A dead bat discovered on a school playground in Highgrove tested negative for rabies, the Department of Animal Services reported today.
A custodian at the school — whose students are on summer break — stumbled upon the downed creature on Tuesday and immediately reported the find, said John Welsh of the Department of Animal Services.
The campus was vacant for summer break, and no children were exposed, Welsh said.
Several other dead bats have been found in western Riverside County in the past week, including one that turned up dead in Moreno Valley and tested negative for rabies, according to Welsh.
“However, the Ramona Humane Society, which has officers that handle San Jacinto and Hemet, had a bat that they presented to us for testing, and that
bat tested positive for rabies,” Welsh said. “I can’t tell you where they found it and when, or if anybody was exposed, but it was (found) this week.”
On June 5, a dead bat found in a Hemet neighborhood was confirmed to be a rabies carrier. Welsh said a dog was exposed to the animal but was current on its rabies vaccination and not infected.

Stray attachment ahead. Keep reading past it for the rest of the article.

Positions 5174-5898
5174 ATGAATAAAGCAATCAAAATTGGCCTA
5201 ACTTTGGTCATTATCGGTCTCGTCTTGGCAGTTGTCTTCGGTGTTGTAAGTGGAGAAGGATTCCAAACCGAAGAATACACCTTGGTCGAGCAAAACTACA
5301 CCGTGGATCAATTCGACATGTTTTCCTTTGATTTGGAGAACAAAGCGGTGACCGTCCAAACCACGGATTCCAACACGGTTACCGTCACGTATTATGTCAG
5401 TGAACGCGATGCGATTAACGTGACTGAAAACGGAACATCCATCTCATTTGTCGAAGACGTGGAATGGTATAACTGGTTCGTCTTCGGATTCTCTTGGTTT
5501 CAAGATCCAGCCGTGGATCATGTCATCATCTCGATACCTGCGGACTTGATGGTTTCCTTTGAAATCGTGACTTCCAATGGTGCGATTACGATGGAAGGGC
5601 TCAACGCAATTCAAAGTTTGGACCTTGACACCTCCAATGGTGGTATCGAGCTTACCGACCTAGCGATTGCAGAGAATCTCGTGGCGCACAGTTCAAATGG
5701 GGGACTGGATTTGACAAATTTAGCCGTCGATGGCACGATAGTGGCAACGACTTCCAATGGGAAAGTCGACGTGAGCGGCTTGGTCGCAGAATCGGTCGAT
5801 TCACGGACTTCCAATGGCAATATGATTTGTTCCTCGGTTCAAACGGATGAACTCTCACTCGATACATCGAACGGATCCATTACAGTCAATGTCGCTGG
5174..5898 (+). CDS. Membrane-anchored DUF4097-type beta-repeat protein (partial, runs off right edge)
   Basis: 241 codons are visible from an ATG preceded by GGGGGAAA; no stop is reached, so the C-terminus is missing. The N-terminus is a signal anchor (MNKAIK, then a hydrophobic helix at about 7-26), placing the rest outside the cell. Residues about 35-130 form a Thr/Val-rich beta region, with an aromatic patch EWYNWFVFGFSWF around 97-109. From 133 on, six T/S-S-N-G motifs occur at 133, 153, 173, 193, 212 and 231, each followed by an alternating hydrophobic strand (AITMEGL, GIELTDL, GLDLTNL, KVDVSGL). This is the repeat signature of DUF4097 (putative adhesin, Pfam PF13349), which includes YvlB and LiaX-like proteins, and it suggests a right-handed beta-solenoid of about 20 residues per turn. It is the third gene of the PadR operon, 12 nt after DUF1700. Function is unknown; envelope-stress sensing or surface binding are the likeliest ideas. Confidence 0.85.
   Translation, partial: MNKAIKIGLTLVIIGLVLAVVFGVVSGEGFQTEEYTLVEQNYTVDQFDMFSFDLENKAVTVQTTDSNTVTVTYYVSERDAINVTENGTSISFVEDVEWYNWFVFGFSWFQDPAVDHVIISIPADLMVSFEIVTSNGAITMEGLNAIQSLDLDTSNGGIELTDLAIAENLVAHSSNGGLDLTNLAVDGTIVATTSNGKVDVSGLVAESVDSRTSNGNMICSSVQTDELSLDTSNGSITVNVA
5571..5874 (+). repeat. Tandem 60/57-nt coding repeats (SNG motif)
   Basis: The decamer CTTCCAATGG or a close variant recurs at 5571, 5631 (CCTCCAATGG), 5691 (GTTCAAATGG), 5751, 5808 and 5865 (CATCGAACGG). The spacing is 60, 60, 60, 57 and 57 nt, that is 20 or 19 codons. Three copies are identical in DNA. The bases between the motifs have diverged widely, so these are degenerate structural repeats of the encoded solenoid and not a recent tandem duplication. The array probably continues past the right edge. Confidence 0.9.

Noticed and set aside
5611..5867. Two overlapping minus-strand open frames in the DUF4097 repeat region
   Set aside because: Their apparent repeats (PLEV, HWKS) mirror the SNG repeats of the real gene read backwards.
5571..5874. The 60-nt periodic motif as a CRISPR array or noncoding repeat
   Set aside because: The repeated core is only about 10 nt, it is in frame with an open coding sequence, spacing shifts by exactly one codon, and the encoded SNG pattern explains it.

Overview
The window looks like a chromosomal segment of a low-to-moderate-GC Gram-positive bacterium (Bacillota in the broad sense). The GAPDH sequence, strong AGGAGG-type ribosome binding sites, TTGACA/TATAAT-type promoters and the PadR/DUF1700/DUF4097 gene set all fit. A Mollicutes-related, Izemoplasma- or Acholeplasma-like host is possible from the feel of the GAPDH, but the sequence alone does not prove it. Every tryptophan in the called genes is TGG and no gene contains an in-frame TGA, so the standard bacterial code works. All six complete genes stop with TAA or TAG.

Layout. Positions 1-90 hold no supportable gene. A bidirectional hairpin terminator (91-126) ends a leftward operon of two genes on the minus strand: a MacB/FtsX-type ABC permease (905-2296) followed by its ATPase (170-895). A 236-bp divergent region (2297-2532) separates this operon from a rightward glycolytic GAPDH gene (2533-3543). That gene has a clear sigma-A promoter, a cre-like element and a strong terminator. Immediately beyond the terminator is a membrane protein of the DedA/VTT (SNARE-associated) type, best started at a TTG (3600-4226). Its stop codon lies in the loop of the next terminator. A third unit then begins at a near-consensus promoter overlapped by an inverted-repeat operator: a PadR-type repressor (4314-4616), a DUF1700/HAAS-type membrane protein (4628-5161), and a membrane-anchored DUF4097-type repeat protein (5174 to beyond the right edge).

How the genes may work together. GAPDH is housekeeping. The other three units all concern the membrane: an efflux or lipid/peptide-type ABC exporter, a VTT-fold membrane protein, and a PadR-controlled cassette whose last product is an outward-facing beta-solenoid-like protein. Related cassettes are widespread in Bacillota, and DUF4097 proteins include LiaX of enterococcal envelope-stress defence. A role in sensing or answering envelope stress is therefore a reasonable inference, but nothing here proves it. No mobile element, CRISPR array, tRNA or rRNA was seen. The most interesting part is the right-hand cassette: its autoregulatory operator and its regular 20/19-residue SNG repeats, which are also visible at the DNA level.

On June 6, a 55-year-old pool maintenance worker pulled a dead bat out of a clogged drain in Riverside, and it tested positive for rabies. Welsh said the man told Animal Services workers he believed he had touched the creature’s teeth, but his health status wasn’t available.
Several downed bats have also been found in San Bernardino County in recent weeks.
Welsh said no one should touch a downed bat, and parents should teach their children about the potential danger.
“Three years ago in Hemet, a boy went to pick up a bat and it bit him. It tested positive for rabies,” he said. “Moms and dads should tell their kids, `Don’t touch that bat.”’